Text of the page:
Sanctions & Counter-Sanctions as the Engine of Russian Agriculture Development

The American media continues to hone the image of Russia as the center of global evil. National Interest published an article in July saying that Russia plans to reap the benefits of climate change for its agriculture. According to American experts, by 2028 Russia will be able to control 20% of world grain exports and limit grain exports… for political purposes, using grain as a “potential weapon of hybrid war”.

According to Bloomberg, in 2020, Russia will again take the first place in the world in grain production.

According to Russian Deputy Prime Minister Viktoriya Abramchenko, exports of Russian agro-industrial complex products increased by 18% in the first half of 2020 compared to the same period last year and amounted to more than $13 billion in value terms. By the end of 2020, in accordance with the certificate of the federal project “Export of agricultural products”, Russia should export agricultural products and food for $25 billion.

Now the main importer of Russian agricultural products is China. Exports of Russian agricultural products to Turkey and Kazakhstan are growing. In general, Russian agricultural products are delivered to 149 countries, and the list is expanding.

Russia is increasing not only grain production. In the first six months of 2020, almost all major groups of products, especially vegetable oils, meat products, and sugar, demonstrated positive dynamics of exports of agricultural products. Exports of the Russian food and processing industry in the first half of the year amounted to $2.1 billion, an increase of 25%. The positive dynamics is mainly due to sugar, the supplies of which increased by 4.8 times compared to last year.

Almost all analysts admit that one of the main reasons for the rapid development of the Russian agricultural industry was the sanctions imposed by the west, and Russian counter-sanctions (restrictions on imports of western products), which gave an impetus to the growth of domestic production. Imports of food products from the European Union to Russia fell by 40%, freeing up the market for domestic products.

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State assistance to agricultural producers also played a role. They were granted preferential loans at a rate of up to 5% per annum, and the amount of grants for farmers was significantly increased. A preferential tariff for grain transportation was introduced, new terminals were built in ports, and a network of wholesale and distribution centres was created. At the end of the year, Russian producers managed to significantly expand their market share not only in grain, but also in fruit, vegetable, cheese, dairy, and meat products. According to the Financial Times, if in 2013, before the western sanctions and retaliatory trade embargo, Russia imported 35% of food, now this figure has fallen to 20%.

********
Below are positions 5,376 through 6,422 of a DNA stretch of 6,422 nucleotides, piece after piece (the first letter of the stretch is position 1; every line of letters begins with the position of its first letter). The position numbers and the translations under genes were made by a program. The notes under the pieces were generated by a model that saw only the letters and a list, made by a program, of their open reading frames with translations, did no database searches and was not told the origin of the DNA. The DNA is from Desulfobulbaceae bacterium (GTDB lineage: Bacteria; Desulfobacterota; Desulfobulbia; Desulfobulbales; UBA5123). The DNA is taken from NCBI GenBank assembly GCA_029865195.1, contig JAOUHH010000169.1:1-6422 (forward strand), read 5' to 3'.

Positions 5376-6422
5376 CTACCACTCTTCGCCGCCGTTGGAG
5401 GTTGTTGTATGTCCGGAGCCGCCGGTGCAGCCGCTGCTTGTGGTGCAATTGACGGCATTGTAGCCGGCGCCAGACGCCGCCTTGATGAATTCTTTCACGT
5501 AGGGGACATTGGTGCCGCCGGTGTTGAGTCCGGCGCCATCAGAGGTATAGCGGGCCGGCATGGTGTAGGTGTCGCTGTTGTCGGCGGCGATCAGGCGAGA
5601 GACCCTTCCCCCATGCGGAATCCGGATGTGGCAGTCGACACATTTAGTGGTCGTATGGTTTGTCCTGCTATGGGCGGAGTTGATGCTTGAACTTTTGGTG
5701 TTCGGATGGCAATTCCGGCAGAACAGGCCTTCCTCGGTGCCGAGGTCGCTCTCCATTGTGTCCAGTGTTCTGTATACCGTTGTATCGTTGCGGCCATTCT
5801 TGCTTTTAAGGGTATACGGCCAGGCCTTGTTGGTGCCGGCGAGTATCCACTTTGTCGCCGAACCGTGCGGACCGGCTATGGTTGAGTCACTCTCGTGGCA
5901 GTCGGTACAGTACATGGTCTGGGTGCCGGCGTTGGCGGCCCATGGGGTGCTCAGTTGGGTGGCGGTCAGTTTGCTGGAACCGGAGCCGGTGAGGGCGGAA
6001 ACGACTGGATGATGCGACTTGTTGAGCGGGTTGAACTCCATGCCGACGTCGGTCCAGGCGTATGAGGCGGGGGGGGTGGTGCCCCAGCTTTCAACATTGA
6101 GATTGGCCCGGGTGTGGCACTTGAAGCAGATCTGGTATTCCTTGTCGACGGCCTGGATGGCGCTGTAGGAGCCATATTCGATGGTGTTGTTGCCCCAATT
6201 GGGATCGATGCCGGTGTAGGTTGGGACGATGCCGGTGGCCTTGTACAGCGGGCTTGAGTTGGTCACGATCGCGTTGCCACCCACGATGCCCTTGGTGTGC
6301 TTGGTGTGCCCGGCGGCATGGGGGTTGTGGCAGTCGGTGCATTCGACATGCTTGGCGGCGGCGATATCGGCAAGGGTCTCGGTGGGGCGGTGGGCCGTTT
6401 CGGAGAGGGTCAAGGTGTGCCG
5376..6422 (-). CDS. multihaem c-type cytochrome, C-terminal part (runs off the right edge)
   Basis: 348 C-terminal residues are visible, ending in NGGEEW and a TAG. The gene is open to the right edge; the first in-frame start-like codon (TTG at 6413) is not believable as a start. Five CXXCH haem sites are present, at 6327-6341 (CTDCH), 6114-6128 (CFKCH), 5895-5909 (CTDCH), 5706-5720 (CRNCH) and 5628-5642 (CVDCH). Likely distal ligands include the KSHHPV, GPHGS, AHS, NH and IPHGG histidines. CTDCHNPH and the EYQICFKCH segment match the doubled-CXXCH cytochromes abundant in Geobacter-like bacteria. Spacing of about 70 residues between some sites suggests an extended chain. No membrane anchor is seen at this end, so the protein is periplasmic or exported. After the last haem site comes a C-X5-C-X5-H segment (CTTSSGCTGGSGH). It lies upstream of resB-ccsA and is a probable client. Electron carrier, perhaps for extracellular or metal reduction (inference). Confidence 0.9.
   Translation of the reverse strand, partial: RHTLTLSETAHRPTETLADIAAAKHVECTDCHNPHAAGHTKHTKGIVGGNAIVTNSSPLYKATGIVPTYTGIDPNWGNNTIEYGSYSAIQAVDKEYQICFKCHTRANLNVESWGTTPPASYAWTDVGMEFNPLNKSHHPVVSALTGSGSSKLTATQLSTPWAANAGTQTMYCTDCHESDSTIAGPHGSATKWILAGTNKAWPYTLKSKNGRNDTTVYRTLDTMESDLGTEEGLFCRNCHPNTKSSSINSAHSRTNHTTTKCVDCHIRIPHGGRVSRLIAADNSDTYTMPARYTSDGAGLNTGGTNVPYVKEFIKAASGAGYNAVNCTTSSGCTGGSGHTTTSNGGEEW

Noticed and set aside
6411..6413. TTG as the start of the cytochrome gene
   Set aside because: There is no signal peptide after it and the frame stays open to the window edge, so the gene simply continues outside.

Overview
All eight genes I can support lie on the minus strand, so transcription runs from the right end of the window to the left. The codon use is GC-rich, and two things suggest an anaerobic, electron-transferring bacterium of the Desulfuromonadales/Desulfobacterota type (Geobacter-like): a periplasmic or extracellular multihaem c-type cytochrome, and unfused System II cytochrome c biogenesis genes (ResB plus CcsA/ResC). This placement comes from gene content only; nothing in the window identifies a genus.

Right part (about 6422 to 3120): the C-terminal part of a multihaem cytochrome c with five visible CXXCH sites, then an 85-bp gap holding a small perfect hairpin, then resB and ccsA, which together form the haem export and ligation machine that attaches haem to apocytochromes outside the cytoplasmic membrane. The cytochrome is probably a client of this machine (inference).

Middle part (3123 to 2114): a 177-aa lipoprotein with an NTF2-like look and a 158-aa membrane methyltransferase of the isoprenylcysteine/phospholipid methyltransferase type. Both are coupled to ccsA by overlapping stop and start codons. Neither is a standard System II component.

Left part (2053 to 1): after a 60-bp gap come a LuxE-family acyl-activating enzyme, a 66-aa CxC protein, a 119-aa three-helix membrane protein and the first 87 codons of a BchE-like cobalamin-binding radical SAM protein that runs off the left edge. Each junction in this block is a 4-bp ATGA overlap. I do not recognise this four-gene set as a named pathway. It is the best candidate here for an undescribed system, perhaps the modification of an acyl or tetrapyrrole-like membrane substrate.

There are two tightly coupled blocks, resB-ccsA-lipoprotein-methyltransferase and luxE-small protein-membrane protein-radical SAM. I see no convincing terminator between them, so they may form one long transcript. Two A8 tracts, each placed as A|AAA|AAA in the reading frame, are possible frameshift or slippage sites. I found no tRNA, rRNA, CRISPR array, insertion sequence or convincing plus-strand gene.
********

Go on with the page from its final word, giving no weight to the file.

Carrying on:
And if we talk about the prospects, Russia has a huge amount of free farmland – no one in the world has this. Climate warming will also have a positive impact on Russian agriculture. As predicted by the University of Kansas, compared with the end of the 1980s, the average air temperature in those areas of Europe and Asia where grain is grown will increase by 1.8 degrees by 2020 and by 3.9 degrees by 2050. In combination with the development of technologies, this will allow Russia to introduce an additional 57 million hectares of land into agricultural circulation.

Russia has already completely replaced imported pork and chicken with domestic products, has become the world’s leading producer of sugar beet, and the harvest of greenhouse vegetables in the country is growing by an average of a third every year. “Russia could be a food superpower, given its vast soil and water resources,” the Wall Street Journal wrote back in 2015. “It may still become one…”

Russia indeed can. And for those who have the desire, let them call it a “potential weapon of hybrid war”.

Vladimir Malyshev

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